In Never Eat Alone, Keith Ferrazzi says that “the more specific you are about what you want to do, the easier it becomes to develop a strategy to accomplish it.”
When you’re specific about what you’re trying to accomplish, it strengthens your resolve for staying the course when you hit the rough patches on the road. In the beginning, when Baer and Vasquez were raising funds, sending proposals, and getting rejected by investors, it wasn’t always easy to see the way forward.
“As long as there was that little spec of light at the end of the tunnel we just kept going forward,” said Baer.
Asking the important questions up front helps reinforce trust in your plan, your purpose and your persistence for your big goals.
But accomplishing big goals seldom happens in isolation and without support.
Priceless Partnerships and Building Second Shift
Since discovering her love of coworking at 1871, Vasquez got the idea that the model could be replicated at the neighborhood level.
She worked tirelessly with the help of the community she was growing to build her own space, The Shift. This November is their 3-year anniversary.
The Second Shift is the attempt at replicating the model in the Logan Square community.
One key ingredient to making the neighborhood model work was ensuring the vibe of the new space was true to the area. Baer, a long-time Logan Square resident, community builder, and entrepreneur was the perfect partner.
“The reason we partnered is because we share the same mission and vision when it comes to our people-and-community-focused coworking space. We know each other’s strengths and so it’s easy to identify who is the best person for each task – many of our skills are complementary to each other which is wonderful,” said Vasquez.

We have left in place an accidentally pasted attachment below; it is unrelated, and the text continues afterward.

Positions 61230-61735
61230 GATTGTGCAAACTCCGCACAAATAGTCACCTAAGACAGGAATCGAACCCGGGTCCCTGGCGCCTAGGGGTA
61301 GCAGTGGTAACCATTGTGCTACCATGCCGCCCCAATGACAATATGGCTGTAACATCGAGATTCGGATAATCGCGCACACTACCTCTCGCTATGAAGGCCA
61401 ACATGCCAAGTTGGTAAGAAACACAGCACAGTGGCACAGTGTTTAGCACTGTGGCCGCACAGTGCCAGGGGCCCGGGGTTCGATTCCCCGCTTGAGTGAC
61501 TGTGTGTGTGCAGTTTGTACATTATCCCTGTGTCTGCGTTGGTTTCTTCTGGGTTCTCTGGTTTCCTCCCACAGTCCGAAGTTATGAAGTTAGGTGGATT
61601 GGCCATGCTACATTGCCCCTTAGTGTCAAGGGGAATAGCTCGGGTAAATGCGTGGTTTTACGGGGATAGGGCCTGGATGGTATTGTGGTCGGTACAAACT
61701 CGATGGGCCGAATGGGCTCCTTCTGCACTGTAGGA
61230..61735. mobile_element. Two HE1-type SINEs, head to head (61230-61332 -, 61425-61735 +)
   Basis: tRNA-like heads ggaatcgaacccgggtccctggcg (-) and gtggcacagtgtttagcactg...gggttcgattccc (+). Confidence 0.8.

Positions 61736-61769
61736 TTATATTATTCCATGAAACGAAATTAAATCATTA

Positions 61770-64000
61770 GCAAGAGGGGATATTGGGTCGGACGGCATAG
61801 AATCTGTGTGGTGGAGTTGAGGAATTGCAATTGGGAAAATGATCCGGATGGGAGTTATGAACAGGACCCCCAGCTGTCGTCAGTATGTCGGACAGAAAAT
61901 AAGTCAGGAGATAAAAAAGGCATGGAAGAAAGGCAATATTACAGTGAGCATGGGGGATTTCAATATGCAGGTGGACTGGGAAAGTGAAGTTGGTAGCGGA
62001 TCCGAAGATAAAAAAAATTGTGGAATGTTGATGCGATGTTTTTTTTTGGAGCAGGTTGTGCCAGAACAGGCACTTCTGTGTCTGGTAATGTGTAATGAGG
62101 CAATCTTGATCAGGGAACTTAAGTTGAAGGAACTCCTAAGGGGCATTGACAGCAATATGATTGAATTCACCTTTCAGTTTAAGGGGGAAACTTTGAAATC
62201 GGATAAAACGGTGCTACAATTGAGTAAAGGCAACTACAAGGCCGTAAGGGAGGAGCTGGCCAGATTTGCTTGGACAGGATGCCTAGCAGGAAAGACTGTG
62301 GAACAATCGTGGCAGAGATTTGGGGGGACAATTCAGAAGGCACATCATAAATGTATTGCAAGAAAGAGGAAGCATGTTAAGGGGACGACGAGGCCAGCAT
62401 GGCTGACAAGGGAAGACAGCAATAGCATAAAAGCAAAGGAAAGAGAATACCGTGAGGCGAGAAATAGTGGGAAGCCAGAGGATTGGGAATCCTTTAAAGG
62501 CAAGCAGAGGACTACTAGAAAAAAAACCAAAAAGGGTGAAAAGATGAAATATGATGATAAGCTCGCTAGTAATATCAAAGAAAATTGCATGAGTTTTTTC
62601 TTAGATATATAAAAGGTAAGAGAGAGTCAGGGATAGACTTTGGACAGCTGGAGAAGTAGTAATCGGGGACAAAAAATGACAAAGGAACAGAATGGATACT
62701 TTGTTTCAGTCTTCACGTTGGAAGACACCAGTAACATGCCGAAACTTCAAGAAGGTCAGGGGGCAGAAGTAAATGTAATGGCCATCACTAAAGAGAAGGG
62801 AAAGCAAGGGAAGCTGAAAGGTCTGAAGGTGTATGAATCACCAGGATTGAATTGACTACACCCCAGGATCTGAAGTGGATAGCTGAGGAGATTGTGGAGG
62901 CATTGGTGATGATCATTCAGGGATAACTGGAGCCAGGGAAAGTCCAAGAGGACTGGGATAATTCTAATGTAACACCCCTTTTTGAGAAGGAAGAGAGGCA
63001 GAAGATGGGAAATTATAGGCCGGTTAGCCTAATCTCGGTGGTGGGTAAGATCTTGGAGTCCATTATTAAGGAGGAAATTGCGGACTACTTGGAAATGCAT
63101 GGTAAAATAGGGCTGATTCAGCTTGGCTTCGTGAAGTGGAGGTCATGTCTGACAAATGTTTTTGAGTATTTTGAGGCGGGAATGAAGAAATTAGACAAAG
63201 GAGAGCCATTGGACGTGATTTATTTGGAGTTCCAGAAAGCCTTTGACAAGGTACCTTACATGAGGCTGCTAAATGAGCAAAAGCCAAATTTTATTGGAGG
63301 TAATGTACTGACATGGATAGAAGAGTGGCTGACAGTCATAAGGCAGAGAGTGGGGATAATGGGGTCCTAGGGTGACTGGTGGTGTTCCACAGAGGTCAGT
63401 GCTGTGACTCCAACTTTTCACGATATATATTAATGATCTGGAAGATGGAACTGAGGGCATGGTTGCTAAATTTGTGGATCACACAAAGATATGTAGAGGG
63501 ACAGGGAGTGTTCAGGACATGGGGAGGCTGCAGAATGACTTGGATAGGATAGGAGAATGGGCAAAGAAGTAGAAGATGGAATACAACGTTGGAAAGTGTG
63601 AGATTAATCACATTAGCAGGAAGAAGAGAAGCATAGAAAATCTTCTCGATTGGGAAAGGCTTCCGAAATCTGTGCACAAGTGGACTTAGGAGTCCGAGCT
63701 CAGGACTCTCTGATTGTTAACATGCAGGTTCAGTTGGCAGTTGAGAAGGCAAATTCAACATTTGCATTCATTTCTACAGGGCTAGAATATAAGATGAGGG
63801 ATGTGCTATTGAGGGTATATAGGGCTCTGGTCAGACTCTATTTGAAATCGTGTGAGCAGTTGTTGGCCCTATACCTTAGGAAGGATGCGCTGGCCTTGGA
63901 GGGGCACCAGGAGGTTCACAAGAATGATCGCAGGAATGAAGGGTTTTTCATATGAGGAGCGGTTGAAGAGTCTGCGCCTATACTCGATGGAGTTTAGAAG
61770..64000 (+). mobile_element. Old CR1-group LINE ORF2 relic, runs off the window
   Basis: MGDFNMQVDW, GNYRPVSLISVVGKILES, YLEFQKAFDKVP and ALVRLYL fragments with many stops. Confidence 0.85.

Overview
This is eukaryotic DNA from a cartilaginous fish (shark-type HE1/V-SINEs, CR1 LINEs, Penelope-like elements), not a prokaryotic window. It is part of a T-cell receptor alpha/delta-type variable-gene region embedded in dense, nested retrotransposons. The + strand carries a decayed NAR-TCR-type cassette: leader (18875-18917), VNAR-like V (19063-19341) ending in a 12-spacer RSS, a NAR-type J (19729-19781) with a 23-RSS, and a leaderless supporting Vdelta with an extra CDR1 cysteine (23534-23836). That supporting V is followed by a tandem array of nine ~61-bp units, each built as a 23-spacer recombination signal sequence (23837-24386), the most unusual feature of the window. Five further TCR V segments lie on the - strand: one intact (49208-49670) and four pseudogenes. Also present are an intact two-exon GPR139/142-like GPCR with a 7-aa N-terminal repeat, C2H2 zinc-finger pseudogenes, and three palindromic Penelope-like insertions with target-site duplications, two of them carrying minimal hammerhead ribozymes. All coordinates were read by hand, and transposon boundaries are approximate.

Selecting a partner for a business venture is like choosing a roommate in college. For that relationship to thrive, it requires a few things. For starters, you hope to share some of your core values and interests. You want someone responsible that you can rely on to pay the utility bill on time. You want someone you can have a deep 3 a.m. after-bars conversation with.
Regarding their working relationship, Vasquez said of Baer, “I can start something and pass it off to him to finish, or vice versa. We both believe in NO-BS communication – so we are open, honest, and direct with each other. No passive aggressiveness, and no vagueness. It saves us time, and keeps us in good communication always.“
In a partnership, having someone you know you can rely on to deliver counts for major points. Baer and Vasquez have that with one another.
They work well together, support each other and compliment each other’s strengths. It boils down to having good people around you. Who you are as a human is going to be reflective of your business or brand. And that’s an advantage.
The Competitive Advantage of Being Yourself
In my time with Baer and Vasquez, one thing I quickly discovered was they are fun to be around. They’re personable, optimistic, and extremely open. That spirit is reflected in the air at Second Shift.